Thursday, June 15, 2006

Segalla: Nurture children with books

Children learn to love the sound of language before they even notice the printed words on a page. They coo or babble when you talk or sing to them, and as they grow, they quickly pick up the concepts and words they hear. Reading out loud with children is one of the most important activities for preparing them to succeed as readers and to succeed in school. Adults lay the foundation for reading every day, when they point out objects and describe what they are doing while dressing an infant, grocery shopping with a toddler, or cooking with a preschooler.

The first years of a child’s life are a crucial development period, and children who are nurtured and stimulated during these years are much more prepared for formal reading and math and are more likely to have the social skills they will need when it’s time for kindergarten.

By the time most children finish preschool, they have learned a lot about our language. For the past five years, they have watched, listened to, and interacted with adults and other children in many types of settings. Adults often think that children learn about reading in the elementary grades, but the truth is that many children already know a great deal about reading when they enter kindergarten because they have been read to from the time they were born!

Children who become good readers are those who have had many positive experiences with books during their early years, and the adults who care for them can give an invaluable gift by reading to -- and with -- children during their earliest years.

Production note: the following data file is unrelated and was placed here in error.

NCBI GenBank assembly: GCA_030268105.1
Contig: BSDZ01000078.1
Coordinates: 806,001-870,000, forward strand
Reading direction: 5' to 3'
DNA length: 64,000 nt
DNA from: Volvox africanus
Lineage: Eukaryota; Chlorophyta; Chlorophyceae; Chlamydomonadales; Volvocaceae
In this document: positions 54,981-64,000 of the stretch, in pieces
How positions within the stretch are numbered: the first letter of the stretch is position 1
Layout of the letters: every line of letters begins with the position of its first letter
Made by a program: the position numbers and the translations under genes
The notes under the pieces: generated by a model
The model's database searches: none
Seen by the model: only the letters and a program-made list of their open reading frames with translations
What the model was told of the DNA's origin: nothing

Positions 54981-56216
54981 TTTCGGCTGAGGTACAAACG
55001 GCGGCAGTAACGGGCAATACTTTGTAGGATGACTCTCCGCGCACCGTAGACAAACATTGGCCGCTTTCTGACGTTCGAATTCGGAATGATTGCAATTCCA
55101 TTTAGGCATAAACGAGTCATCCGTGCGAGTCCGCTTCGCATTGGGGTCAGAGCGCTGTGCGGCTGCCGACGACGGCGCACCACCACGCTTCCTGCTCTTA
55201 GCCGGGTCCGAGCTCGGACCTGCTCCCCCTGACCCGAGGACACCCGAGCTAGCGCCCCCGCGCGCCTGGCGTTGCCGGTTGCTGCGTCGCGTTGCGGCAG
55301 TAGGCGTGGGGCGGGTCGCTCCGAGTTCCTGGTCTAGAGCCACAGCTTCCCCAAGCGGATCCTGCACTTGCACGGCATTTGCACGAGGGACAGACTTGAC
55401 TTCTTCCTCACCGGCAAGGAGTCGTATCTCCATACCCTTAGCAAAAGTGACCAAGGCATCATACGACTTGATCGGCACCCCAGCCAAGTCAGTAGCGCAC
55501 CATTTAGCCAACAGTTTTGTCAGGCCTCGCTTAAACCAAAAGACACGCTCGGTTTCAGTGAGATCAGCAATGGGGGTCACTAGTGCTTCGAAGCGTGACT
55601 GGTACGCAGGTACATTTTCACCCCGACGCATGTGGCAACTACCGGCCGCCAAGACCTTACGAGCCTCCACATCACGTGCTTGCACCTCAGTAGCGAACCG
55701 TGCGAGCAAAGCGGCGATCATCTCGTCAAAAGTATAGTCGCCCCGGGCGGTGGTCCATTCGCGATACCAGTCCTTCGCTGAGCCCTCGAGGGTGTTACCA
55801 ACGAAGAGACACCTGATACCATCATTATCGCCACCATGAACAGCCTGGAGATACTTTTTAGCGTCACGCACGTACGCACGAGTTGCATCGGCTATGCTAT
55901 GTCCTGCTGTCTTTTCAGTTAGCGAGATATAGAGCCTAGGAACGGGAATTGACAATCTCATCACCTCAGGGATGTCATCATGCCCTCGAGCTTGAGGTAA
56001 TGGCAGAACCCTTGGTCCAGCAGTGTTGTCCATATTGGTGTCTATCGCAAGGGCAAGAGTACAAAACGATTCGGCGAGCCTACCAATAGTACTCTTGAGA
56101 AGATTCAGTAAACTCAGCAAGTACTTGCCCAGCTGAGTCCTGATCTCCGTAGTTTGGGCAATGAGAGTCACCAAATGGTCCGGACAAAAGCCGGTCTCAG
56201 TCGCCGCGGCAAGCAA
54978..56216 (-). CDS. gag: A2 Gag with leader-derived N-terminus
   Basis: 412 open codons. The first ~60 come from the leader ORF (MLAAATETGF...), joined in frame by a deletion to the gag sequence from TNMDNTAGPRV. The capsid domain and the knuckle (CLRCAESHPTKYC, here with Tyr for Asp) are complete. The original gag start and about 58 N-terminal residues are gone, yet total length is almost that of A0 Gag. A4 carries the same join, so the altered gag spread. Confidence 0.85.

Children also like having some books of their own that they can read. Affordable used books can be found at yard sales, thrift stores, secondhand book stores, and public library book sales. Consider subscribing to a good children’s magazine -- children love having something come in the mail just for them! Show your excitement too. Ask your child to read to you, a younger child, or a grandparent and talk about what your child is reading. This will help them remember what is read.

It’s not just what you read to children, but how you read that matters. If adults rush through stories or read without enthusiasm, children quickly lose interest. Try to read with expression and use different voices for the characters. Read at a slower pace gives children time to take in what they hear, think it over, and imagine the people, places, and events in the story. It’s important to ask questions or make remarks that will prompt the child to think, express himself, or relate the story to their own experiences.

Remember, parents and teachers are partners in children’s learning. Parents and teachers may look at young children’s learning from different perspectives, but they share a common goal: making sure that children receive the best possible education. Mutual respect and communication between programs and families takes advantage of both perspectives: to provide children with the kind of care and education that will help them succeed. Today’s family members and teachers have many responsibilities and time constraints and it takes extra effort on both sides to build strong partnerships.

Many early childhood and kindergarten programs today are working hard to become more "family-friendly," providing newsletters to parents that focus on staff members and professional development, ensuring one positive phone call per child each semester, or even providing voice mail for parents to leave messages after working hours. Programs may demonstrate strengths in different ways, but working together with parents remains crucial. When teachers make the extra effort to include parents in program activities, and parents take the time to attend and participate, children benefit from the best possible learning experience. The most important thing is that teaching children about reading becomes an activity that brings children closer to the caring adults in their lives.


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